3. Find a favorite author.
This one is easy. If you've read a book that you've loved, read another one by the same author.
4. Get a recommendation.
Ask a friend for a suggestion. You usually have similar interests as your friends, so your reading preferences might be similar too. You can always ask your librarian for a suggestion! She is your literacy expert and can always steer you in the right direction. Finally, open up a Goodreads account. As you start tracking your books, the website will provide you with book recommendations based on what you've previously read.
5. Take the pressure off!
Reading for enjoyment should be enjoying! Remind yourself that you won't be taking a test on the book, so you won't be analyzing the characters or identifying types of figurative language. While there is value in doing those things when you're studying a book for a class, if you're trying to become a reader, those things aren't going to get you there. Just relax with the book and let it immerse you in another world!
6. Give the book a chance.
I firmly believe that a reader has every right to give up on a book if it's not a fit. However, you have to give the book a chance. For middle grade books, I suggest that you read at least the first 50 pages before giving up on it. For YA books, I suggest about 60-70 pages. For adults, I suggest reading at least 100 pages since adult novels usually have a longer exposition and start the conflict a little later in the book than most YA reads. Once you've given the book a chance, then you may choose to either keep reading or ditch the book for another option.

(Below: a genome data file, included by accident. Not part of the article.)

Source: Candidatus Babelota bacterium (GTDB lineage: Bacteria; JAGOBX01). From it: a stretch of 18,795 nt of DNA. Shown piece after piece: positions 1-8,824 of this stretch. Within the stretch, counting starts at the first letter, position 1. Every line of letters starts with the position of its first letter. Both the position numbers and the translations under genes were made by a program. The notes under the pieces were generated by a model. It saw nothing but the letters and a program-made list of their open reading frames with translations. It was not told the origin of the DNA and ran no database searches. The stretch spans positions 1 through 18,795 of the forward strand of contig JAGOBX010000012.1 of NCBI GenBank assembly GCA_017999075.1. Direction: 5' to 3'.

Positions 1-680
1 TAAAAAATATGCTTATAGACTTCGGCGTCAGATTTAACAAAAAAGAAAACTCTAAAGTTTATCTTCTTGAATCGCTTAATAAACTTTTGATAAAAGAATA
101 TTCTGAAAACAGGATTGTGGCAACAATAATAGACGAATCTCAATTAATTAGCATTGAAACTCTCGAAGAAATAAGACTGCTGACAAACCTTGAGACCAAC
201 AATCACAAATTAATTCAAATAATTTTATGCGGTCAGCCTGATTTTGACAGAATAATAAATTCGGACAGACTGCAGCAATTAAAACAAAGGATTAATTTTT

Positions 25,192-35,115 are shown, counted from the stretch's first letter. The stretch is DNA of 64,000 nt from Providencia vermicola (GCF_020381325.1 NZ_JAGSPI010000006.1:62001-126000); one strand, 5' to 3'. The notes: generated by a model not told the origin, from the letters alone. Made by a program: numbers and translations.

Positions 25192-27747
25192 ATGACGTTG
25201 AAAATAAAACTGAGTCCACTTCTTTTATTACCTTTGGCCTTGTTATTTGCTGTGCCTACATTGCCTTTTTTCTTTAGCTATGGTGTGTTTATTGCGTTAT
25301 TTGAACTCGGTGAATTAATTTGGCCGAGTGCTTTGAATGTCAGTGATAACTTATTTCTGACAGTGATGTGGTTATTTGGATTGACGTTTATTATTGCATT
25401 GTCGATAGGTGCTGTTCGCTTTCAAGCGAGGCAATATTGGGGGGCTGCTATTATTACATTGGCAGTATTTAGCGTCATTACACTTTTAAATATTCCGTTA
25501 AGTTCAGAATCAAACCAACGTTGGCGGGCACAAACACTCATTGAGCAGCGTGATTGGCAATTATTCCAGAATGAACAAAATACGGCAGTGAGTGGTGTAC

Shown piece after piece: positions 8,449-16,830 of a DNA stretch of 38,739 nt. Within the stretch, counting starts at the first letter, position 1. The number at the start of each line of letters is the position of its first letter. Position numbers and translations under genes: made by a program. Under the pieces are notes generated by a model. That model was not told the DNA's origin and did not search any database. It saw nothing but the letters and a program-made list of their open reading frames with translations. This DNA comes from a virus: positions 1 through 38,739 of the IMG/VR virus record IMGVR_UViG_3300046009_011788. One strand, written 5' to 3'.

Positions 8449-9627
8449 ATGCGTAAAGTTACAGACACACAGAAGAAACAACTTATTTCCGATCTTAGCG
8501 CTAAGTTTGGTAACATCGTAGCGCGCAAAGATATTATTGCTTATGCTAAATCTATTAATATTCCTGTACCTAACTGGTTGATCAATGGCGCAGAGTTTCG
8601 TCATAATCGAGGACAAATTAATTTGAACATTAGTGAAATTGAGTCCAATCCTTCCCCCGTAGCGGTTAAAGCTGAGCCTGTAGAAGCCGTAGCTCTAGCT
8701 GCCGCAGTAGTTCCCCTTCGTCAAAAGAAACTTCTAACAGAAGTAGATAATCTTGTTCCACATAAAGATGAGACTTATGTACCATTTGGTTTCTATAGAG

7. Give the book some time.
When I start a new book, I make sure that I have at least 20-30 minutes of time to focus on only that. I don't start a new book right before bed or just when I have 5 minutes to spare. I believe that in order to really get into a book, you have to devote ample, uninterrupted time in the beginning so that you can start to immerse yourself in the characters and setting. If you just read a few minutes sporadically over time, you'll find that you haven't connected with the characters and haven't felt absorbed in the story. Give the book some time in the beginning and you'll be more likely to continue reading it.
8. Establish a reading routine.
Set aside reading time everyday. Write it on your calendar. If you're a student, set a goal to read every day for 30 minutes when you get home from school. I always read every night before bed. Sometimes it's only for 10-20 minutes, but even reading that small amount every night will help you finish that book sooner than you think! When something becomes a habit, you're more likely to start enjoying it.
9. Create a reading environment.
Find a place in your house that can be your special reading place. Get comfortable! Adjust the lighting and temperature to suite your taste. Snuggle up with a soft blanket or prop yourself up with some oversized pillows. Find a place where other members of your family won't be interrupting you. I like to read in bed with a white noise machine turned low. This drowns out the other noises in the house and outside in the neighborhood. Finally, minimize distractions by turning off your phone, the TV, or the Internet.
I hope these tips help you or someone you know become a reader! If you have any more suggestions, please put them in the comments below.